Inspectors to call with a new agenda

6th June 2003 at 01:00
Weak leaders will be targeted by Ofsted when the new framework starts next term, says Jill Parkin

Take me to your leadership team. They might not say it, but from September inspectors at Ofsted will be focusing beadily upon schools' vision and drive.

The new inspection framework is expected to focus heads' minds on what the Chief Inspector, David Bell, has called "a stubborn core of weak leadership and management where headteachers do not do enough to make a difference to the standards in their schools".

The framework, which cuts form-filling for schools and asks pupils for their views, also distinguishes sharply between leadership and management.

Both should be judged, according to Ofsted, on their effect on quality and standards. Leadership should provide drive and direction while management should make best use of resources and processes.

"Effective leadership is the driving force behind every good school," says Mr Bell. "For a school to succeed, it needs a committed governing body and a head with a strong vision and ambition to help staff focus and deliver the best quality teaching and education to pupils. Good heads also build leadership capability at all levels in the school and expect staff carrying significant responsibilities to inspire and promote confidence in their teams. The result should be that everyone - parent, pupil or teacher - understands the values of the school and its key purpose of maximising the educational achievement of those who attend it.

"Improvements in leadership have been something of a success story over recent years, and more schools than ever are now well led and managed.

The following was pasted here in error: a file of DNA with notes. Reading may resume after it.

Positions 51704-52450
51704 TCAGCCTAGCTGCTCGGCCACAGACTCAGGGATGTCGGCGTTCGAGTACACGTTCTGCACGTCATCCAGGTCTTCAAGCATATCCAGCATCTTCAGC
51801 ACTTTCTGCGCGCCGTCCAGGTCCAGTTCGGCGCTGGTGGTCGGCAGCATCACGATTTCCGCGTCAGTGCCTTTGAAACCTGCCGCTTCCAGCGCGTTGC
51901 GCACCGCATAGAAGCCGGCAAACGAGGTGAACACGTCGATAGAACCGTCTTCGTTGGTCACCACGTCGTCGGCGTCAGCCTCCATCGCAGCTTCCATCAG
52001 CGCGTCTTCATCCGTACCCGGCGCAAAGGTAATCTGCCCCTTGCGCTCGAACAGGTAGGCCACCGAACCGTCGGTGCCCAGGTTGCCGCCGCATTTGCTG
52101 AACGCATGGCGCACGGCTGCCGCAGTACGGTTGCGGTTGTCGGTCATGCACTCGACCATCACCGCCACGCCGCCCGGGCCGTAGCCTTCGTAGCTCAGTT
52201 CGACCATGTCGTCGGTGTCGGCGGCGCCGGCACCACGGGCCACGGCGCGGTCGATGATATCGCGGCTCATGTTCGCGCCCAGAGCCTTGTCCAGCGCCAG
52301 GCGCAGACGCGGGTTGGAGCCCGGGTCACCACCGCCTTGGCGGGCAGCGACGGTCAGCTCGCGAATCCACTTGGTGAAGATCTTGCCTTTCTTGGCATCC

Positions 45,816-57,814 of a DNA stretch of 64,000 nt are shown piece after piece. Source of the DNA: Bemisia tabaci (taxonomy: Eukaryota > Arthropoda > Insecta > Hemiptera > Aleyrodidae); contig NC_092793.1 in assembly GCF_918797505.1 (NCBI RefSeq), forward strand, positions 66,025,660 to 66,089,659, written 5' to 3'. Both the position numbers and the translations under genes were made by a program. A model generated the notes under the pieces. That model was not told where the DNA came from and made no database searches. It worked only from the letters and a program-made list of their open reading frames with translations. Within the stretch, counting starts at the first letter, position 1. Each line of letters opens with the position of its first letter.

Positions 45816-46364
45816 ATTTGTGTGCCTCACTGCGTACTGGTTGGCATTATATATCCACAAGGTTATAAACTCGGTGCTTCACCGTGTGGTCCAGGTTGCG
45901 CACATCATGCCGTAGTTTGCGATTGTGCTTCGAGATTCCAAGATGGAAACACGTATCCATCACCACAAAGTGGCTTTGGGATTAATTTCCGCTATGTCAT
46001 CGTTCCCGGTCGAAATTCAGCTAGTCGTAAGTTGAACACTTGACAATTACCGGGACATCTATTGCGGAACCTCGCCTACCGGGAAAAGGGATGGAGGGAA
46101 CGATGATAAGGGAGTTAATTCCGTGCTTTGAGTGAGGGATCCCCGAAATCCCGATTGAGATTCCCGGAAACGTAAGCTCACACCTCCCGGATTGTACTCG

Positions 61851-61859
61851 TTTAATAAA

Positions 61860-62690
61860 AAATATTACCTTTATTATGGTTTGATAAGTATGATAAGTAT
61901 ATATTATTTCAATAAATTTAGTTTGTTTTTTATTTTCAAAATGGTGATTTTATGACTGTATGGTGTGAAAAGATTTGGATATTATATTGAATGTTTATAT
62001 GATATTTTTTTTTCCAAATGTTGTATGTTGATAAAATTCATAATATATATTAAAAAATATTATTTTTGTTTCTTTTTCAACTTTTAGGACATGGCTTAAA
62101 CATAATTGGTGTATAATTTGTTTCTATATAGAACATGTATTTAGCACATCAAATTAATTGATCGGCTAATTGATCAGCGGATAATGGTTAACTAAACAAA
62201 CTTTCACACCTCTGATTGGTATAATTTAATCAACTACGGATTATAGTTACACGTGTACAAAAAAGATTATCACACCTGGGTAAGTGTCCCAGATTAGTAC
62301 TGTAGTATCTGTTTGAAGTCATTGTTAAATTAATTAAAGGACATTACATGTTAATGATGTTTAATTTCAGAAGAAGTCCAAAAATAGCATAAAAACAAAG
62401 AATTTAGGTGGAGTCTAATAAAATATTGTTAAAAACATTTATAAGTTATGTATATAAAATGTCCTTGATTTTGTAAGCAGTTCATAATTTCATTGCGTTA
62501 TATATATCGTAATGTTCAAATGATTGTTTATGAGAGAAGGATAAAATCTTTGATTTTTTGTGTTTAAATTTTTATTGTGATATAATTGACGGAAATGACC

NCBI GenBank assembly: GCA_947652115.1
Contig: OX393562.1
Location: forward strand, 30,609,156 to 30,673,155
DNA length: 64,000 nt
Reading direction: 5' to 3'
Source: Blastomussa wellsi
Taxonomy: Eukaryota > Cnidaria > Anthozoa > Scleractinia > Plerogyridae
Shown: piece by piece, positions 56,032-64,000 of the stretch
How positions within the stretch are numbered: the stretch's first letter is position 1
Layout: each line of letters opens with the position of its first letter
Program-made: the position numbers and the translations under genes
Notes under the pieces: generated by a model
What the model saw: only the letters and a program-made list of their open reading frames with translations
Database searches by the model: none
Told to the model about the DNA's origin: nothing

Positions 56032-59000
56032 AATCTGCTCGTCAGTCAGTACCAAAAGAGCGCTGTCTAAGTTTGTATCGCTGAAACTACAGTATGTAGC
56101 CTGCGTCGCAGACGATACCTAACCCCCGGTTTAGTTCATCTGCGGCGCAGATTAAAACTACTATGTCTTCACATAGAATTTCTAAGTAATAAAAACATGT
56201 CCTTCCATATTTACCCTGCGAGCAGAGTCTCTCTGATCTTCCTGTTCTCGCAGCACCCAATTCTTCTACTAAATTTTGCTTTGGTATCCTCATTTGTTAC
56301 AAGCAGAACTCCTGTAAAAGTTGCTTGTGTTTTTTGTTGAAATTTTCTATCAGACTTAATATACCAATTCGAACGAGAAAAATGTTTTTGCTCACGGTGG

Ofsted is currently working on bringing together all our inspection and management evidence into a report we hope to publish later this summer."

In Hertfordshire, self-review is already built into the school leadership system, so the local education authority will stand up well to the new inspection framework in September.

Clive Mitchell, senior adviser in school development for the county, says the framework's increased emphasis on leadership reinforces the need for regular self-review - both by governors and teams inside the schools.

"Leadership issues especially need 360-degree feedback so that leaders can understand and act upon the perceptions of leadership from those who are led," he says.

In Hertfordshire, governing bodies are encouraged to use "Governing Body Self Review: a self-assessment tool", which is part of the LEA's framework for school self-evaluation.

Hertfordshire governors are supposed to build reviews into their annual cycle, covering their effectiveness in their strategic, monitoring, executive, accounting and supporting roles. Review includes feedback from all governors on how well they feel the governing body is working and the extent of their impact on pupils. Leadership groups in schools are also expected routinely and systematically to gather views about the clarity of the vision for the school, staff motivation motivation of its staff, the effectiveness of teamwork and the inclusiveness of the school.

Headteachers in Hertfordshire use the LEA's leadership audit to gather the views of their leadership team. Teaching and support staff are encouraged to use the LEA's questionnaire software, "Seeing Your School", produced with Strathclyde University.

"If leadership is to genuinely continue to improve and develop, data and information gathered through such means needs to be openly considered and actions for improvement agreed, by the school community as a whole," says Mr Mitchell. "The principle of transparency is paramount."

The new framework's focus on leadership at all levels means that schools need high-quality leadership across all subjects. This means learning from the best practice within, linking experienced and high-performing subject leaders with others, and using local and national courses such as "Leadership from the Middle" to develop skills in subject leadership.

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